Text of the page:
With June 30 just behind us and so many not-for-profit organizations beginning their financial statement close process, functional expense classification is front of mind for many. Not-for-profit organizations are required to report expenses according to the purpose for which they are incurred, called functional allocation of expenses. There are two broad categories of functional expenses, which can then be further detailed in the financial reporting process. Program service expenses are costs associated with activities resulting in goods and services provided to beneficiaries, customers or members fulfilling the mission of the organization. Supporting service expenses are costs related to administering the day-to-day activities of the organization (management and general activities).
Under the current accounting standards, before adopting the new not-for-profit reporting model, functional expenses can be disclosed in the statement of activities, the footnotes or a separate statement of functional expenses.
As part of good governance, we recommend formalizing a policy in writing. Review the policy at least quarterly. Identify the type of transactions that are directly allocated versus indirectly allocated (things like rent, utilities or other similar costs). For allocated expenses, develop a policy that is logical and reasonable for the type of expense, such as a square-footage process. Maintain timesheets for individuals with allocated expenses, as their time may be split between program service expenses and supporting service expenses. Ensure that you apply the policy consistently year over year to allow for comparability.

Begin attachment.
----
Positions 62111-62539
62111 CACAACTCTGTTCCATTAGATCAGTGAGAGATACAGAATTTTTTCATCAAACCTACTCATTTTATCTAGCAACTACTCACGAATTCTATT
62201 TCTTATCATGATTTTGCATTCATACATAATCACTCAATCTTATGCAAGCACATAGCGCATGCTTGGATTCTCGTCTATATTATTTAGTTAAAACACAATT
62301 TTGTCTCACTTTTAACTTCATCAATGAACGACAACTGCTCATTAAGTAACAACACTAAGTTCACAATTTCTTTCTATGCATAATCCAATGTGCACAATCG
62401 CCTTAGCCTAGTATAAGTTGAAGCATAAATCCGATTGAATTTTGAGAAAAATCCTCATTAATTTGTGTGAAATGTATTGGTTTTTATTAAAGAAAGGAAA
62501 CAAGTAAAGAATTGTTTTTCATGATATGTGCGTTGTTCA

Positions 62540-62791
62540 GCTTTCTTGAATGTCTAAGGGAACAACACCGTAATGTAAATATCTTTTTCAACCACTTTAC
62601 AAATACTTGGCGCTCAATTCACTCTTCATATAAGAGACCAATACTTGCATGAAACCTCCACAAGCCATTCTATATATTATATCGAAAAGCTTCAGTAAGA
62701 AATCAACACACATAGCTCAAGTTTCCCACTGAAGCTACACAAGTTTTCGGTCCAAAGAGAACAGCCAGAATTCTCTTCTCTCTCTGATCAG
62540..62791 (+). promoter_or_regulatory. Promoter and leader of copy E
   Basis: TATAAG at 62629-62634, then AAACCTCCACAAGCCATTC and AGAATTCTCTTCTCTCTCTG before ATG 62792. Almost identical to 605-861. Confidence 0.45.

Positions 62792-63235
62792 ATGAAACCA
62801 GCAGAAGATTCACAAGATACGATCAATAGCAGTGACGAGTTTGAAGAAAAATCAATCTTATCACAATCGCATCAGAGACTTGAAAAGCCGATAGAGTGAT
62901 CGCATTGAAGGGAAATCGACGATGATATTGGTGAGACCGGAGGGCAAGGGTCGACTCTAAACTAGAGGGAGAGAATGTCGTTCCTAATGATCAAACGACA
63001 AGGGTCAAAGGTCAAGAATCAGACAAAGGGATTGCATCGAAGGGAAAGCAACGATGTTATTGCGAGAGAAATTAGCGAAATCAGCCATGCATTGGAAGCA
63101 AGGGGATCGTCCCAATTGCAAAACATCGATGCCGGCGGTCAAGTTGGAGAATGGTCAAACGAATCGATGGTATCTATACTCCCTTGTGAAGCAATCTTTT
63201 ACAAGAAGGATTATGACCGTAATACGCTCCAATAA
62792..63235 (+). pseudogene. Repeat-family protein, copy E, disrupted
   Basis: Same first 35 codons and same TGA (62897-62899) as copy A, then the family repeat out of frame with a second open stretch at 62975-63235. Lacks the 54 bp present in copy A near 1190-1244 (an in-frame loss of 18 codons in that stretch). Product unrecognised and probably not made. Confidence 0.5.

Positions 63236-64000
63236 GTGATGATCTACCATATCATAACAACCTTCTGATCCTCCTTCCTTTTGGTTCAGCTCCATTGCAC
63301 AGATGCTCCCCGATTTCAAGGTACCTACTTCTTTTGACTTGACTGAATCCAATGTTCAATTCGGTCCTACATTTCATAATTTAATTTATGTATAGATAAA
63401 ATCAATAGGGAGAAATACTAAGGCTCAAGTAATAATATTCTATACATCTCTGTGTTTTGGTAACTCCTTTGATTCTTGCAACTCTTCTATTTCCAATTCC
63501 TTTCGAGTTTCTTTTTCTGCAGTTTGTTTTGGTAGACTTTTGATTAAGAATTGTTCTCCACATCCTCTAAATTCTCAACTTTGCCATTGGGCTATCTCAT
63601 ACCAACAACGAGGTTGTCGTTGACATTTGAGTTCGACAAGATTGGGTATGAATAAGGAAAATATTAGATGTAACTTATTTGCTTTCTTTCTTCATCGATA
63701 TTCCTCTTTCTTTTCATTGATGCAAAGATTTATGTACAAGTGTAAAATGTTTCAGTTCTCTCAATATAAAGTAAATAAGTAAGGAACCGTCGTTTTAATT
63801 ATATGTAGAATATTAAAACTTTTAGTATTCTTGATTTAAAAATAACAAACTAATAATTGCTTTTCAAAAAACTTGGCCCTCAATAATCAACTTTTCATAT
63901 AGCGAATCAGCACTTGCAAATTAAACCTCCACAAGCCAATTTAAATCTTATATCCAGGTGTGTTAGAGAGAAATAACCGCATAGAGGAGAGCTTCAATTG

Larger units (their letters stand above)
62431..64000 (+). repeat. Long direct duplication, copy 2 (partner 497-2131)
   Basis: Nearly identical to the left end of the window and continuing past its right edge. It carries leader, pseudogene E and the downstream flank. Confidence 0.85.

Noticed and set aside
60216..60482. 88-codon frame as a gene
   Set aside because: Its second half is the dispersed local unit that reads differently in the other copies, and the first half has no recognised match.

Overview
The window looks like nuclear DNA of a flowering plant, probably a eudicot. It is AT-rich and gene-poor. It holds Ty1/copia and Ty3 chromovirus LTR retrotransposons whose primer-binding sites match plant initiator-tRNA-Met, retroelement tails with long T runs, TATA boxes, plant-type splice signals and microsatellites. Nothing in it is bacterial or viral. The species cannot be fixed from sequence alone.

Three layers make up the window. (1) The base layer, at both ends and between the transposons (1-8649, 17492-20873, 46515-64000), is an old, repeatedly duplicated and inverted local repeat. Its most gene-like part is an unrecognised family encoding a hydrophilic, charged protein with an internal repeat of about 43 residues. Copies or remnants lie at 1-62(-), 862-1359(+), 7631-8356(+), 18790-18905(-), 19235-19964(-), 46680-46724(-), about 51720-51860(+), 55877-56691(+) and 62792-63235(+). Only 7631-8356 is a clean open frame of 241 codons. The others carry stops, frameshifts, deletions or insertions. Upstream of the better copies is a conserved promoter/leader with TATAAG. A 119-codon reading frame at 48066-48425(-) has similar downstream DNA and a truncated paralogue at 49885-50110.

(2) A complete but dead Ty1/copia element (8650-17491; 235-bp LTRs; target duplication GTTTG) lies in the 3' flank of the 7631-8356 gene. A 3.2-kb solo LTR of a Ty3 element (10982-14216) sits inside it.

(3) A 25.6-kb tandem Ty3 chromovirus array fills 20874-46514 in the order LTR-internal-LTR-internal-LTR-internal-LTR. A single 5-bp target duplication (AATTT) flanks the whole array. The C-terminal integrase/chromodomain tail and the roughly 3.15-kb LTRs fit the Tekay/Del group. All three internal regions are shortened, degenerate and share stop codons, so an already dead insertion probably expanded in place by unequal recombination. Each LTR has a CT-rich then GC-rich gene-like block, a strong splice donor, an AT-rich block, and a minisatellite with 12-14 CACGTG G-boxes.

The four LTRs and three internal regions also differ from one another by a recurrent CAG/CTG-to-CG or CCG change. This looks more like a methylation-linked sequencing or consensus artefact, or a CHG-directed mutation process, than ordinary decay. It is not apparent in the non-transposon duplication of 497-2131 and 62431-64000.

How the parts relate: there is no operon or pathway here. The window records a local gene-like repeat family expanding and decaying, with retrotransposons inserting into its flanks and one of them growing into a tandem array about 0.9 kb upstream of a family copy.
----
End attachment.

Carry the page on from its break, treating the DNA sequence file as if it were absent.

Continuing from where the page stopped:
Functional expenses are of great interest to users of not-for-profit financial statements, as the disclosure tells the story of how the organization is utilizing resources based upon its mission statement. Under the new not-for-profit standard, which is effective for annual financial statements issued for fiscal years beginning after December 1, 2017, organizations will be required to disclose expenses in natural and functional classification in the same statement and provide disclosure on the methodologies used to allocate expenses. Focusing on the functional expense disclosure now will assist in adoption of the new standard.
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Material discussed is meant for informational purposes only, and it is not to be construed as investment, tax, or legal advice. Please note that individual situations can vary. Therefore, this information should be relied upon when coordinated with individual professional advice.